Are Blind Auditions an Excuse?

By: Eric DeGrove, Founder Snap Audition, March 13, 2024
Are Blind Auditions an Excuse?

Do blind auditions (anonymous judging) achieve our goal of removing bias? Are they an excuse for not doing more to give people beyond our walls a chance? Eons ago, after pursuing music performance, I finished college with a Sociology degree and went on to graduate work in sociology and history. Thus, this question piques my interest because it deals with both subjects.

Blind judging is a tool to preserve anonymity and remove judging bias for one audition entrant over another. Bias is based on race, gender, dress, and other visual aspects, but also because we might know the person. Dancing, acting, and other tryouts can not be blind judged, but other anonymity methods are sometimes used.

Blind judging is honorable, but not as a goal in and of itself. I see two issues.

Issue One: Poor Criteria

Ever astonished when someone way less apt beats you in a "Blind" audition? The blood-boiling explanation is nefarious intentions, but unclear criteria are often the culprit. It goes one of two ways:

1. Because art is subjective, a judging panel was used to correct individual preference bias. However, without criteria (rubric, etc) outlining what to look for, judges end up simply guessing what the audition is looking for.

2. One judge is used, but that person scores based on self-determined criteria that they have decided are not subjective. For example, in jazz, one judge could feel performing written parts is more important than improvisation.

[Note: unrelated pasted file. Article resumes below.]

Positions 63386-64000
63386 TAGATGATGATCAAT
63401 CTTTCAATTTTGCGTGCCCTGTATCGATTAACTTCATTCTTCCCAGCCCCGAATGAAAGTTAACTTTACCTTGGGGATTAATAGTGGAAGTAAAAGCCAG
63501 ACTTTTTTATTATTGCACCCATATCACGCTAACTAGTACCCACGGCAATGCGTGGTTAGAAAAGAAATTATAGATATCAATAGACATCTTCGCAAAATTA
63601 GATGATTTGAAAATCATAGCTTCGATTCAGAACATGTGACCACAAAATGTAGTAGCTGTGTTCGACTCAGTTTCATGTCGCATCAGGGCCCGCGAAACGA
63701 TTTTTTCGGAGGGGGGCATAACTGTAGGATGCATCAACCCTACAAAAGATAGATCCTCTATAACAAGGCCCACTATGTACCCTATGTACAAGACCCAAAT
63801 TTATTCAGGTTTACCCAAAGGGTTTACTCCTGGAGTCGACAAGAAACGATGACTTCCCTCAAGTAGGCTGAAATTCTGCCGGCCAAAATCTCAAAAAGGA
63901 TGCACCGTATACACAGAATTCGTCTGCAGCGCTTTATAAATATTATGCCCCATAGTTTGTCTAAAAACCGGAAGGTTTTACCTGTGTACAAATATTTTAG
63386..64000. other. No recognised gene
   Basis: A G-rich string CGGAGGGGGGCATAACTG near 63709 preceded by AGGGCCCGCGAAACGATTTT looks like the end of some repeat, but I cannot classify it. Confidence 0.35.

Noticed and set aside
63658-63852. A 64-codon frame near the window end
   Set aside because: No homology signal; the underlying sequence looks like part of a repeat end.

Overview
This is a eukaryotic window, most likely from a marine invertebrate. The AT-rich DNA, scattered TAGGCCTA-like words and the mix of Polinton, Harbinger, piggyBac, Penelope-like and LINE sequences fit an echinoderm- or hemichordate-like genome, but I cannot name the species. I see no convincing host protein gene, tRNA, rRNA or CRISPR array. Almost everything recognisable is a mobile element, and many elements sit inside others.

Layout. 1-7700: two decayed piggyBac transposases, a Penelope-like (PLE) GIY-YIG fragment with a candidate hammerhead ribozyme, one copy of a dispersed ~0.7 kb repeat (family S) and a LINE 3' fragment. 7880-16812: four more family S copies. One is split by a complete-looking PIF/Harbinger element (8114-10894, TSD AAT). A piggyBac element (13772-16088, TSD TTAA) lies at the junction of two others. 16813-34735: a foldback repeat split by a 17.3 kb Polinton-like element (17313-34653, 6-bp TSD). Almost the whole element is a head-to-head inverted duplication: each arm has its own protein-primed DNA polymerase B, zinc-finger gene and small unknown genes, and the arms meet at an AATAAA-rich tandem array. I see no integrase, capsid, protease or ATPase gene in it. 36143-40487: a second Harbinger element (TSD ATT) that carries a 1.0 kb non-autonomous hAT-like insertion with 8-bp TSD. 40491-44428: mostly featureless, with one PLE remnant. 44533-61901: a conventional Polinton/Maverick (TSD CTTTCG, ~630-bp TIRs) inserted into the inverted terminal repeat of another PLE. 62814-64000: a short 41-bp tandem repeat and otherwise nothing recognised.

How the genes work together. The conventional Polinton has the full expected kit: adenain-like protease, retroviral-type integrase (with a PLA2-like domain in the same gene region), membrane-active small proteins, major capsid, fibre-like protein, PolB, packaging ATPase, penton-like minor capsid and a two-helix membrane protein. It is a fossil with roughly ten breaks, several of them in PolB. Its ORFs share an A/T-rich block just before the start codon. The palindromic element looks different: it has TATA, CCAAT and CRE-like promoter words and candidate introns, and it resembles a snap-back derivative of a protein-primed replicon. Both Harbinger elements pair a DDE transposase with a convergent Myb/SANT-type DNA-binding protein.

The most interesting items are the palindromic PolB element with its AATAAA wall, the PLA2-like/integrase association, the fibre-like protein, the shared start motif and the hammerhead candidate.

Your goal was for a blind-judged audition, but without well-defined criteria, bias would plague outcomes, resulting in the opposite of what you were striving for.

Issue Two: Subgroup-centrism

Your entire audition can be biased toward a subgroup. Some examples:

1. The audition ends up more like a job interview. Symphonies, pop bands, and productions run auditions, which finalize after reviewing the candidate's background, personality, attitude, and education. This process can be ethical and biased at the same time. We are looking for an amazing drummer who also dresses and talks like us.

2. The audition process does not result in its stated goal. For example, a school musical holds auditions looking for the best students to fill roles. Students audition believing judging is purely merit-based, but upperclassmen are given preference. Preference to upperclassmen isn't unethical, but presenting the audition as merit-based could be.

3. Knowledge of the existence of auditions heavily biases a subgroup. Have you ever wondered why an audition-emitted group is made up of similar people? Organizers can be ignorant of the reality that only their subgroup is even aware of the audition.

4. Judges have no exposure, ability to review, or respect for styles outside their subgroup. If you're seeking a banjo player who plays, looks, and talks like Earl Scruggs, your audition doesn't need open-minded judges. It only needs judges who can spot an Earl Scruggs clone. Conversely, society-wide auditions that claim to be seeking the best must-have judges exposed to many subgroups.


Are blind auditions an excuse for not doing more to give people beyond our walls a chance? I believe they sometimes are. The core goal sought when anonymous judging is used goes beyond simply being unable to see or know the entrant's name. Deeper issues are at play that we should all consider.